Depth Psychology Blog

Dreamer at the Garden

16 Apr 2013 8:09 AM | Silvia Behrend
Dreamer at the Garden ~  by Silvia Behrend

I am a member of a collective garden, where about 20 of us work together to grow food, educate ourselves on sustainability, practice organic farming methods and generally have a good time. We have weekly work parties and also opportunities for solitary work. I have spent many hours observing nature and what she has to teach me about archetypal patterns. I have learned to look through the eyes of a pattern analyst.

At an early spring work party I saw one of our members broadcasting seeds over a bed and thought that this was the expression of the archetypal field of cultivation. This was the expression of the development of consciousness, no longer reliant on mere opportunism for gathering food, cultivating requires conscious engagement and knowledge of the processes of growth, maturation and harvest to ensure survival.

Except I was wrong. This person had used all the seeds for the entire season on one half bed. What would grow in this spot would be a cacophony of differing greens, salads, chard, basil, arugula, all competing for space, nutrients and attention. Instead of careful planning, timely planting and harvesting, this would be a short lived harvest.

Of course nothing terrible happened. We bought more seed to plant as planned and we will watch and see what happens in this bed, harvest and eat the tender young shoots and wonder what they might be. It will be an experiment and a reminder that if you don’t know what you are doing, just ask someone.

I realized, however, that what I thought I saw being revealed was not what was being told. Following my training, I looked at this as though it were a dream. I so, what would this dream image be telling me about the dreamer? I really understood what I have been studying for some time about fields and dreams. That is, a field can only be expressed through form and form shows us what the field is. As Dr. Conforti has said many times, “every story has a picture and every picture has a story”.

I will leave it to the reader to formulate thoughts about what is being revealed by this image. But for me, the most pertinent learning was about the nature of the reality of the psyche and its relationship to matter, that is, us. What I witnessed in the outer world, when seen as a dream revealed the field in which this person was embedded. This is the discipline that looks at all behavior as the explication of a field or archetypal pattern. We are all unconsciously expressing our inner life, complexes, blind spots and it is our great task to bring them to consciousness.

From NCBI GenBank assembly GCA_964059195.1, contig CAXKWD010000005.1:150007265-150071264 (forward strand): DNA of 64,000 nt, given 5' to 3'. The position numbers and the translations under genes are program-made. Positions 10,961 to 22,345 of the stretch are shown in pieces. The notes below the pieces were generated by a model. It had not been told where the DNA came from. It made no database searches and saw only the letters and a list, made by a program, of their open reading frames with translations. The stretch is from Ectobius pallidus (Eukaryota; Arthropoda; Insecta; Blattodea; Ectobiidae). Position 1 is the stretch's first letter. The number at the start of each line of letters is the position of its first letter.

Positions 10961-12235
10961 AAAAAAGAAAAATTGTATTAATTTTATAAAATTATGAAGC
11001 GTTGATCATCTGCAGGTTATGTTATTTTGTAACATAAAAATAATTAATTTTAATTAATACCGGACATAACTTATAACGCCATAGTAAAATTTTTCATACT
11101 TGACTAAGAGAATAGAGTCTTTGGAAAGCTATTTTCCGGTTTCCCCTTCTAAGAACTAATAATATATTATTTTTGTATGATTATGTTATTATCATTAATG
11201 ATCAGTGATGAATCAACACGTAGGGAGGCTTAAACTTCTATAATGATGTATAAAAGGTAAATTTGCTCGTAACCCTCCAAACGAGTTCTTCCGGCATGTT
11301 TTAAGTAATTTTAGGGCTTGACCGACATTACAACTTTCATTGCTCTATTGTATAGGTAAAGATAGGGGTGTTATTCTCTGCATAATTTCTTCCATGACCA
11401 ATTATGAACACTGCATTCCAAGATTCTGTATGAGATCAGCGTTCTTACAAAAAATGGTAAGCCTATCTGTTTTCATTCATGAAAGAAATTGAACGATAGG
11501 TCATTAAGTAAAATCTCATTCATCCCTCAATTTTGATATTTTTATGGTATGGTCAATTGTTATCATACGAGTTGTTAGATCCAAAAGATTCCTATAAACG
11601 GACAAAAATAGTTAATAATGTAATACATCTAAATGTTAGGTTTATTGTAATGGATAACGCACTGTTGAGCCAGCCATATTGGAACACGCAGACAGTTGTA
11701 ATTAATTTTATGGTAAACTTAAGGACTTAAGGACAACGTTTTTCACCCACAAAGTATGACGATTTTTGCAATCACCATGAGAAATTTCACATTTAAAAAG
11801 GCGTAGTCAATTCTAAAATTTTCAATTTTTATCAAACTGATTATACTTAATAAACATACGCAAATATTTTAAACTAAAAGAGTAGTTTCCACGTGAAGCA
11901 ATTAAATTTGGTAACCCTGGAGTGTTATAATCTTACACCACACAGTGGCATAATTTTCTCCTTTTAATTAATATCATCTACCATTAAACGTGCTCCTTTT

The theory is proven by the lived experience. I can look at how I move through the world, how I show up at the garden, in my office, in the kitchen as though it were a dream. What would that reveal to me about my life now? If I am driving down the street and realize that I am not paying attention, where am I going unconscious about how I navigate the world? If I dream I am driving and not paying attention, is it not revealing the same issue. I was reminded of what

Jung wrote in Memories, Dreams and Reflections, “our unconscious existence is the real one and our conscious world a kind of illusion, an apparent reality constructed for a specific purpose, like a dream which seems a reality as long as we are in it. (Jung, p. 324).

Jorge Luis Borges poignantly expresses the human relationship to Psyche the short story: The Circular Ruins. In the story, the old man is tasked with creating a man through his dreams. Over time, he dreams a man who becomes a wise man in another village. The only element which knows the true nature of the man is Fire. One night, a great fire consumes the village and the man is bereft that his creation will know that he is an ephemera because the fire will not consume him. This is the ending of the story:

“First (after a long drought) a remote cloud, as light as a bird, appeared on a hill; then, toward the South, the sky took on the rose color of leopard's gums; then came clouds of smoke which rusted the metal of the nights; afterwards came the panic-stricken flight of wild animals. For what had happened many centuries before was repeating itself. The ruins of the sanctuary of the god of Fire was destroyed by fire. In a dawn without birds, the wizard saw the concentric fire licking the walls. For a moment, he thought of taking refuge in the water, but then he understood that death was coming to crown his old age and absolve him from his labors. He walked toward the sheets of flame. They did not bite his flesh, they caressed him and flooded him without heat or combustion. With relief, with humiliation, with terror, he understood that he also was an illusion, that someone else was dreaming him.” (http://www.acsu.buffalo.edu/~jatill/175/CircularRuins.htm)

What I understood from my work in the garden and as a pattern analyst is that whether we are the dreamers or the dreamt ones, we still have work to do. The earth awaits our seed, the time for harvest will come.


References

Jung, C. G (1961). Memories, Dream, Reflections. New York: Random House.
 
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